Nagesh:
    4. drinking cofee stimulate brian cells. report availebel on http://www.bbc.co.uk/news/health-15059266
    Totally irrelevent! That is an article on how coffee prevents women from getting depressed. We all know nobody here is a woman.

    Welcome back.

  • z00n3s!$ (unregistered) in reply to C-Octothorpe
    C-Octothorpe:
    hoodaticus:
    Procedural coders should be banned from .NET development.

    When Visual Studio starts up, it should require you to implement an OO design pattern in a mini-game. If you win, Visual Studio won't reach out with robot arms, pulling you over the desk, with a third arm that reaches around with an electric, spiked dildo, forcibly sodomizing you, while urine is squirted onto your face and a recorded message let's you know you're nothing but a piece of shit (HIS piece of shit) and a funnel collects the dripping excrement from your swollen anus and liquifies it and then injects it up your urethra or vagina (as applicable) and then a gloved, mechanical hand slaps you back and forth demanding you never do that again until you say "Yes, master" at least three slaps in a row.

    FTFM
    FTFY

  • Nagesh (unregistered) in reply to Hortical
    Hortical (unregistred inpolite H8R):
    Nagesh:
    Can some ones post Java code for this plz? I being tied to have put this in my 1.2 Java browser but failing to compile. Should I be using 1.3 browsers?

    Test.java:1: class, interface, or enum expected
    public bool DoQualityControlChecksPass(
    ^
    1 error
    "enum expected" in your 1.2 Java browser, huh?
    Sry. Mispeling -sorce in comand line flags. Corect option is:

    javac -source 1.2 -target 1.2 Test.java

    Dont be a H8R.

  • Nagesh (unregistered) in reply to frits
    Comment held for moderation.
  • hoodaticus (cs) in reply to ObiWayneKenobi
    ObiWayneKenobi:
    Don't get me wrong. I think static methods have their uses, typically in what DDD people call the "Service" - components that *only* do input/output on something, but aren't directly related to any one entity or domain concept.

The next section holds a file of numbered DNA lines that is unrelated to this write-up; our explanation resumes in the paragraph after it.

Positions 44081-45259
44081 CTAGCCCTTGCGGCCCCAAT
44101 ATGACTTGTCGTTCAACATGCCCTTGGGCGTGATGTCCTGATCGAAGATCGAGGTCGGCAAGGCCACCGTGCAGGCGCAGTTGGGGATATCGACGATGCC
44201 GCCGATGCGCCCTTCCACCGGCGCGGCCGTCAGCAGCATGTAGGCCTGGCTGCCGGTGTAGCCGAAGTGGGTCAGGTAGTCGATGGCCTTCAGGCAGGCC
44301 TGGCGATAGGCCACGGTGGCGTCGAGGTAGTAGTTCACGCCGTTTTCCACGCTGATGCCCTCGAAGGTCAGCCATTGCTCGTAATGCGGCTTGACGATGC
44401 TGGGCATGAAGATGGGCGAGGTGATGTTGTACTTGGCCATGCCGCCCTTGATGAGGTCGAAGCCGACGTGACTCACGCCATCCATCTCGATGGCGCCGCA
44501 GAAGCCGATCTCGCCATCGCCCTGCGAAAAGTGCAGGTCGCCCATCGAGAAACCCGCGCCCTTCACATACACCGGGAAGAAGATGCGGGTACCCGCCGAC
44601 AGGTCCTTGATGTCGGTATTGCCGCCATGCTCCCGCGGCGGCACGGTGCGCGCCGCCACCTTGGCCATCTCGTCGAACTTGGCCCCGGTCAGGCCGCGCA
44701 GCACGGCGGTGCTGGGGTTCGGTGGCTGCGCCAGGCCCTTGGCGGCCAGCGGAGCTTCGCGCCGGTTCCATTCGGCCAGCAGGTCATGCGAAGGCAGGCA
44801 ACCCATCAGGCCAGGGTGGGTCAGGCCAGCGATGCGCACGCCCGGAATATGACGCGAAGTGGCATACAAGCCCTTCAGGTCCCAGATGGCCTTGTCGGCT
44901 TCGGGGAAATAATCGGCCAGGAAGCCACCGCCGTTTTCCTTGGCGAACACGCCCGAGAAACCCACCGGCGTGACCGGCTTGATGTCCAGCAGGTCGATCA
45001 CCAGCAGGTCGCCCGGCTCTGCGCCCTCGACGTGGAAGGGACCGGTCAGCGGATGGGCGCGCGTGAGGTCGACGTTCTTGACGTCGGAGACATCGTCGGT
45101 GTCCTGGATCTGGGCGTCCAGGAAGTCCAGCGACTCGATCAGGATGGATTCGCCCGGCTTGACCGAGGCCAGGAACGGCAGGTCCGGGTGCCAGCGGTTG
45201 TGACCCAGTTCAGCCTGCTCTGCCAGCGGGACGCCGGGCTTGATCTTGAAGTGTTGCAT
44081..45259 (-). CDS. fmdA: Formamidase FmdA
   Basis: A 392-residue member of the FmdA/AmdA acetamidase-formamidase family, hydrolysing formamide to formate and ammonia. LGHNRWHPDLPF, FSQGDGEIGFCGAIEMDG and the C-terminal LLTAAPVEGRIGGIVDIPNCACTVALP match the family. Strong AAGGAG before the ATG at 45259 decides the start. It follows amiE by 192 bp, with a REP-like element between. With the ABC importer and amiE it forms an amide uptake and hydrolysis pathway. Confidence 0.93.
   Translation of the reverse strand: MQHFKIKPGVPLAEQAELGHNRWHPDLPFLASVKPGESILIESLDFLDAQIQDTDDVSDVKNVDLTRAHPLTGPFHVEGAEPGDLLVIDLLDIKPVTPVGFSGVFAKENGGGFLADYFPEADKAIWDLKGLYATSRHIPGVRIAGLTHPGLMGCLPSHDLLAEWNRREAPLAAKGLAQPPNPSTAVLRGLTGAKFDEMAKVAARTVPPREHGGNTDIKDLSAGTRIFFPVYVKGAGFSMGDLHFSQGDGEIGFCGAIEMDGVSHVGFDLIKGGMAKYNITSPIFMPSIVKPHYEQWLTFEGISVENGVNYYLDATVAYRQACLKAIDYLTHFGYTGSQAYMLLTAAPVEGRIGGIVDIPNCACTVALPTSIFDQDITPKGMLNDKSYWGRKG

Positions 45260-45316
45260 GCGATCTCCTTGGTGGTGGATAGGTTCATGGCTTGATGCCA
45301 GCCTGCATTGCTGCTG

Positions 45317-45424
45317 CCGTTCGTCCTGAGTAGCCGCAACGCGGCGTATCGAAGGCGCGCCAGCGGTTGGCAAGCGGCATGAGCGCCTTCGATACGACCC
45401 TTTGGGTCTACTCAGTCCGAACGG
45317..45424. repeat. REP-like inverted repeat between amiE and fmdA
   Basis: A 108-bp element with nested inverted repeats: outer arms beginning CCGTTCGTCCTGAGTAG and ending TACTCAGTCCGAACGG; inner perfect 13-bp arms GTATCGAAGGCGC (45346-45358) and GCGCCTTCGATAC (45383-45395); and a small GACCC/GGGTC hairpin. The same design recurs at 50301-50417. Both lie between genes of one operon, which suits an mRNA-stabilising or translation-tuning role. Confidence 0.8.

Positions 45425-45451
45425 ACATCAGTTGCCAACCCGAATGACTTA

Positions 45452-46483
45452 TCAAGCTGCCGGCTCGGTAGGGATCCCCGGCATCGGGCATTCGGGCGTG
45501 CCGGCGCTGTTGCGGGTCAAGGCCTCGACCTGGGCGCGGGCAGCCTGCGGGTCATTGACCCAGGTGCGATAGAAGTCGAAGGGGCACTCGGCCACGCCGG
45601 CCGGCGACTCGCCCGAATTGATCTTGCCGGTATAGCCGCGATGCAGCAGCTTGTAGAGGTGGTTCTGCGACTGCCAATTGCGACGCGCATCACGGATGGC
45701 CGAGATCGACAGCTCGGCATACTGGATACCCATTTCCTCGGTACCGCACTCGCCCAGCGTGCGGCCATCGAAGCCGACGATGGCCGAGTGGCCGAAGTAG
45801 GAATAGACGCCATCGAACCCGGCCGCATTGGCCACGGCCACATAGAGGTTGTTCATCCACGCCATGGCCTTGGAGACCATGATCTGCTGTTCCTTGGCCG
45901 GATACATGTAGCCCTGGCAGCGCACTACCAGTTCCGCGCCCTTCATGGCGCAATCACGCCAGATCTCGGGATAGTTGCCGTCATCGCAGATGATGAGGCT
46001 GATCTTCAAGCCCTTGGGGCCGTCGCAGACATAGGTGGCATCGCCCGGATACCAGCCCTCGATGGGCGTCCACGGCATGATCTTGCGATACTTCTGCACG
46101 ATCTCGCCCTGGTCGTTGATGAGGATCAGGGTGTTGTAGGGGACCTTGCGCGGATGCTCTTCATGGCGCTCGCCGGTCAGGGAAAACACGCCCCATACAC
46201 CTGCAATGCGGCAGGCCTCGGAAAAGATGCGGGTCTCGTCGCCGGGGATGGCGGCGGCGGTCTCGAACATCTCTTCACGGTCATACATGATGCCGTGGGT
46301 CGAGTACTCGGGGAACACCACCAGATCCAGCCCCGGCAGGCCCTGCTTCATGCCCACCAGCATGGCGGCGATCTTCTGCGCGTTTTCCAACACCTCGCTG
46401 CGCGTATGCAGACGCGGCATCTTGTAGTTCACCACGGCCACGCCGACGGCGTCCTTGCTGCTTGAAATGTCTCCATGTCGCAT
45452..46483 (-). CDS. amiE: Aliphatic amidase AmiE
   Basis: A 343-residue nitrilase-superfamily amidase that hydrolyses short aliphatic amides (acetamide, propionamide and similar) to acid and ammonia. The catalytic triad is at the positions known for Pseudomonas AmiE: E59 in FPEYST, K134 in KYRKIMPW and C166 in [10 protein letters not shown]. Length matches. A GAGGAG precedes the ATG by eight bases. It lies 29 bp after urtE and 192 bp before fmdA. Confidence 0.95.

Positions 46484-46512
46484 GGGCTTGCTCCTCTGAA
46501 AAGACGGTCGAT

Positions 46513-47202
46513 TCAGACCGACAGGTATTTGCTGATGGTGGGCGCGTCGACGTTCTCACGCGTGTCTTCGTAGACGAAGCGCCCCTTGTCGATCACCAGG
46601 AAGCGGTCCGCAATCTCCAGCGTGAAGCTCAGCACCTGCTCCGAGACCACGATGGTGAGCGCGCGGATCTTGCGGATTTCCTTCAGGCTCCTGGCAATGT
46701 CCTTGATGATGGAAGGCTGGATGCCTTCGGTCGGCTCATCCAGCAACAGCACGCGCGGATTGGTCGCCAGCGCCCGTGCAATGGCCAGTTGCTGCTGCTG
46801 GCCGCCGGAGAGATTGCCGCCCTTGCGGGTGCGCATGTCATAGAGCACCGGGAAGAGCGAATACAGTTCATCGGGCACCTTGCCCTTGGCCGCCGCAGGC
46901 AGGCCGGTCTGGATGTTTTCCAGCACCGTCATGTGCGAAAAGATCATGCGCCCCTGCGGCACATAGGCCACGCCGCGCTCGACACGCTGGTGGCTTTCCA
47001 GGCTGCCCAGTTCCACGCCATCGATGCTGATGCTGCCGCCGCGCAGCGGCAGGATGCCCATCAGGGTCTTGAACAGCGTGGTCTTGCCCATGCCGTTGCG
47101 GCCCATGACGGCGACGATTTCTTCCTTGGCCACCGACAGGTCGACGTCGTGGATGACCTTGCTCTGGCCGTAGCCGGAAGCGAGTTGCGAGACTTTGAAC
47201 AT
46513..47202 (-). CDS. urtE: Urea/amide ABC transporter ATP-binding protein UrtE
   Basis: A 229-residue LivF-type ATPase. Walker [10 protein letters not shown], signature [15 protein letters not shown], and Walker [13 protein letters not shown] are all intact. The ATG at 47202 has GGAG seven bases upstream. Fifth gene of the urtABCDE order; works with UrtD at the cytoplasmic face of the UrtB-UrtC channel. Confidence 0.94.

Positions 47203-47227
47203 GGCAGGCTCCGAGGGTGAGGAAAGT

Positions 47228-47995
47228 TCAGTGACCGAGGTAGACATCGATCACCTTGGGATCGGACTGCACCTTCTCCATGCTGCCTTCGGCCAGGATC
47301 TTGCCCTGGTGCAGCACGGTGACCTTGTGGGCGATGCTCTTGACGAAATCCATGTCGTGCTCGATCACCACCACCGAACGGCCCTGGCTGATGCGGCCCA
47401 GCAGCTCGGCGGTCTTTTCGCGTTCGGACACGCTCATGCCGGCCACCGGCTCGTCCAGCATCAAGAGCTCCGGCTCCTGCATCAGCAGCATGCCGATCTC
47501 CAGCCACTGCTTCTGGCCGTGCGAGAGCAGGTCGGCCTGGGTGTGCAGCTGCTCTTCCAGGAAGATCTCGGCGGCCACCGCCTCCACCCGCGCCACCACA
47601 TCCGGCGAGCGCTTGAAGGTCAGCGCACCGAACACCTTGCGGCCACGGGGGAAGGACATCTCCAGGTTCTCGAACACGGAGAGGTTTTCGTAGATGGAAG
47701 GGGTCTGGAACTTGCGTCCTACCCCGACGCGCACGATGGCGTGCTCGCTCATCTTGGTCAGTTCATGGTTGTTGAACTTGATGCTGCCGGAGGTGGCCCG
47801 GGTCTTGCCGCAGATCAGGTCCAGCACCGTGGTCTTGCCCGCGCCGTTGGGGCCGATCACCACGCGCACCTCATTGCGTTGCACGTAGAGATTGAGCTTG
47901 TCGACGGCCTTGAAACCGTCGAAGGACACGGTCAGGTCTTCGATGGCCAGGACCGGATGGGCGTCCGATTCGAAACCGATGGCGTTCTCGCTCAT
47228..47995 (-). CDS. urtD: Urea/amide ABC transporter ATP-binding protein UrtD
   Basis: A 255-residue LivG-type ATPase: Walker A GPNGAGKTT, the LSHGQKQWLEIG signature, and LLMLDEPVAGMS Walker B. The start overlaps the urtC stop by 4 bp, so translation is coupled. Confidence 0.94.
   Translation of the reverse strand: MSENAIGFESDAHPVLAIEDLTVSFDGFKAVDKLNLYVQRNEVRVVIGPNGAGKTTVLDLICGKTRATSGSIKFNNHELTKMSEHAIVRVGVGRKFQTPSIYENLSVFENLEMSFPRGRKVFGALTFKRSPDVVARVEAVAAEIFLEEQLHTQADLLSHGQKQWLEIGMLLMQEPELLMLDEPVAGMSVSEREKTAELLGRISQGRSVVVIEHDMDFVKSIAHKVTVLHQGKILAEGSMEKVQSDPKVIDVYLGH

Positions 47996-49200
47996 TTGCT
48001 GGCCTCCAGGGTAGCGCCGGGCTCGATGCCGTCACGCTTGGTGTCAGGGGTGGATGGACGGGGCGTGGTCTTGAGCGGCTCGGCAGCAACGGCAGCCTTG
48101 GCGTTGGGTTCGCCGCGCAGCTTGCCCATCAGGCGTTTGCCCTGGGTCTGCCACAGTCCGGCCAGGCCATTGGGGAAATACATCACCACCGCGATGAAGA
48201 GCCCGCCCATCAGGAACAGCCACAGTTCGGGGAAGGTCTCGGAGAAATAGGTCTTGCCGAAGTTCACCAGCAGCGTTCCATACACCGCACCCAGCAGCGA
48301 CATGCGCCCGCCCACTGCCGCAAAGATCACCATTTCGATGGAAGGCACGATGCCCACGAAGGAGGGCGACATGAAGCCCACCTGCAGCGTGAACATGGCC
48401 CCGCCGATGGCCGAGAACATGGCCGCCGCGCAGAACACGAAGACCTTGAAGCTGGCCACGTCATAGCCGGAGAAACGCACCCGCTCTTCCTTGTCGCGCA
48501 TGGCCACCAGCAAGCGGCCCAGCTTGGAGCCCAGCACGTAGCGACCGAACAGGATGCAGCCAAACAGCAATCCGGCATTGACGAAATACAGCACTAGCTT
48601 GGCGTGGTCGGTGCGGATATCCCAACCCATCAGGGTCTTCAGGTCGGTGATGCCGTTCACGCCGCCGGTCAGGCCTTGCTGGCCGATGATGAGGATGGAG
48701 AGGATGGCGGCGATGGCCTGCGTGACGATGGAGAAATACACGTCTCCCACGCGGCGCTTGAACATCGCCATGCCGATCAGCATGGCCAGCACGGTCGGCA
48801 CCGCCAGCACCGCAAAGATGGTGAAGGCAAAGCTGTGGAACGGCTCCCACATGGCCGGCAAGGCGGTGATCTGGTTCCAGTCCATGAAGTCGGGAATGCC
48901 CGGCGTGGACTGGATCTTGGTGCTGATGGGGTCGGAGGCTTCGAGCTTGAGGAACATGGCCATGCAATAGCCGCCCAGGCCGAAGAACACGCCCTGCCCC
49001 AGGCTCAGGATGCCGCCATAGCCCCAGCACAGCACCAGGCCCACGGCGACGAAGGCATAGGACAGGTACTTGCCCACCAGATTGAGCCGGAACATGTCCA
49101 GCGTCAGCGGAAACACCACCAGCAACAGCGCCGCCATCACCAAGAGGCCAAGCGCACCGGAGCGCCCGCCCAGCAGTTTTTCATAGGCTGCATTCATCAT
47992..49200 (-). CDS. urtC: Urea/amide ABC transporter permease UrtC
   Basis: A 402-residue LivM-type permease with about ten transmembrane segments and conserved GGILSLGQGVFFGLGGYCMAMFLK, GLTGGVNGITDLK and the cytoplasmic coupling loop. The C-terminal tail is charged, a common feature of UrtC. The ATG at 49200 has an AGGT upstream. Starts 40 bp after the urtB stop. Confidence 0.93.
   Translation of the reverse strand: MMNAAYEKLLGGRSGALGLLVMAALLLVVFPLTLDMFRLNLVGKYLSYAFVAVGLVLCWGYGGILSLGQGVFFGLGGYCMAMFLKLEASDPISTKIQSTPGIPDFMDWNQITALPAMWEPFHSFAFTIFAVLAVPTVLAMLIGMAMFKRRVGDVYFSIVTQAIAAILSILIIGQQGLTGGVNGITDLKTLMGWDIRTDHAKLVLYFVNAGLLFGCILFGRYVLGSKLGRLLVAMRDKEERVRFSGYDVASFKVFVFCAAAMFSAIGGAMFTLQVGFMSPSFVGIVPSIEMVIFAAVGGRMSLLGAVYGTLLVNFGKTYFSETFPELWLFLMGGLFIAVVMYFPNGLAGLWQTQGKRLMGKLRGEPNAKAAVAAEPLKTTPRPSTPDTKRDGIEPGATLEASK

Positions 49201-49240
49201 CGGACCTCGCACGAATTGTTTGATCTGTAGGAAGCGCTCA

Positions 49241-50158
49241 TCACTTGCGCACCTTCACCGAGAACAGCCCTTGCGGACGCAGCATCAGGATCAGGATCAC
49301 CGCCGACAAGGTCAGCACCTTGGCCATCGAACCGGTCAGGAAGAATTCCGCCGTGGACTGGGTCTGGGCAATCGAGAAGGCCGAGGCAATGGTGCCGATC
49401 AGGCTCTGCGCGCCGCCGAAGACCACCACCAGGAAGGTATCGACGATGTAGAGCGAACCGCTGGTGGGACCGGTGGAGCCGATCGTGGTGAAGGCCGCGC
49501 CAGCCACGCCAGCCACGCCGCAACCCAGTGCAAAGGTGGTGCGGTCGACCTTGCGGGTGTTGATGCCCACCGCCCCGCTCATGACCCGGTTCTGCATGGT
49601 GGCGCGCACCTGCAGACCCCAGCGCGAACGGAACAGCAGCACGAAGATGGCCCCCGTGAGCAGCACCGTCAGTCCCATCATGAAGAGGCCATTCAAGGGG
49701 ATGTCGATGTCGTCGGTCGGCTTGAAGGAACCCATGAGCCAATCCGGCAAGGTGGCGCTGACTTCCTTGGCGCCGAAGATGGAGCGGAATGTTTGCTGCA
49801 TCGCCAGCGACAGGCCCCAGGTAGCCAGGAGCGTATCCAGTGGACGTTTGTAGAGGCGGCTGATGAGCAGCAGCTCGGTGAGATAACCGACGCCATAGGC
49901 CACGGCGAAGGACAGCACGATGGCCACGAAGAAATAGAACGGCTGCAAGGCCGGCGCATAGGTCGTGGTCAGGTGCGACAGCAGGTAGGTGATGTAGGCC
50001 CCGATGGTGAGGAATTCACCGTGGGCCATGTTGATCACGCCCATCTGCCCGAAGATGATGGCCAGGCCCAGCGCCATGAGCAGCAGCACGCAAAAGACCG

That said even then I would prefer to use instance methods to use Dependency Injection/IoC, but having a static class that acts as a "broker" or possibly as a Factory pattern implementation is okay with me. I've used static methods in Factories that simply construct a domain object from some type of raw data.

    Having a single file with half a dozen classes inside that file, all of which have static methods, however, is blasphemy and anyone who does it should be fired immediately for being a clueless Mort; it shows not only no understanding of OOP but no understanding of component design.

    +5. It's not statics that are evil. It's the exclusive use of stateless classes to prove true the axiom "You can do FORTRAN in any language."

  • Peter L (unregistered)

    Hah, I once had to maintain a system written in Visual Basic, and the term "spaghetti programming" sprung to mind. However, this was not literally spaghetti programming, but rather "tortellini programming", if we stay in the pasta domain: Tortellini programming is islands of event handling code in a sauce of global variables. Yuck!

  • Hortical (unregistered) in reply to Nagesh
    Nagesh (quite possibly faker):
    Hortical:
    Nagesh (quite possibly faker):
    Can some ones post Java code for this plz? I being tied to have put this in my 1.2 Java browser but failing to compile. Should I be using 1.3 browsers?

    Test.java:1: class, interface, or enum expected
    public bool DoQualityControlChecksPass(
    ^
    1 error
    "enum expected" in your 1.2 Java browser, huh?
    Sry. Mispeling -sorce in comand line flags. Corect option is:

    javac -source 1.2 -target 1.2 Test.java

    Dont be a H8R.

    I'm starting to get the feeling that you're not who you say you are.

  • hoodaticus (cs) in reply to Peter L
    Peter L:
    Hah, I once had to maintain a system written in Visual Basic, and the term "spaghetti programming" sprung to mind. However, this was not literally spaghetti programming, but rather "tortellini programming", if we stay in the pasta domain: Tortellini programming is islands of event handling code in a sauce of global variables. Yuck!
    VBA forces you to do that in some situations. TRWTF is _ _.
  • Some damn Yank (unregistered) in reply to hoodaticus
    hoodaticus:
    Procedural coders should be banned from .NET development.

    When Visual Studio starts up, it should require you to implement an OO design pattern in a mini-game. If you win, Visual Studio won't uninstall itself, delete all your projects, and revoke your license.

    Good idea, but they have to learn somehow. What if losing the mini-game installed C# Express Edition with save disabled?

    CAPTCHA: uxor. Where the hell's the L?

  • Nagesh (cs) in reply to frits
    frits:
    Nagesh:
    4. drinking cofee stimulate brian cells. report availebel on http://www.bbc.co.uk/news/health-15059266
    Totally irrelevent! That is an article on how coffee prevents women from getting depressed. We all know nobody here is a woman.

    Welcome back.

    Pls dont draw concluson basing on headline. Pls read entire article first.

  • Some damn Yank (unregistered) in reply to Nagesh
    Nagesh:
    5. that is all for now.
    We wish.
  • The Great Lobachevsky (cs) in reply to frits

    Yeah, there aren't any women in computers, right? At least any that know JavaScript. ;-)

  • Some damn Yank (unregistered) in reply to hoodaticus
    hoodaticus: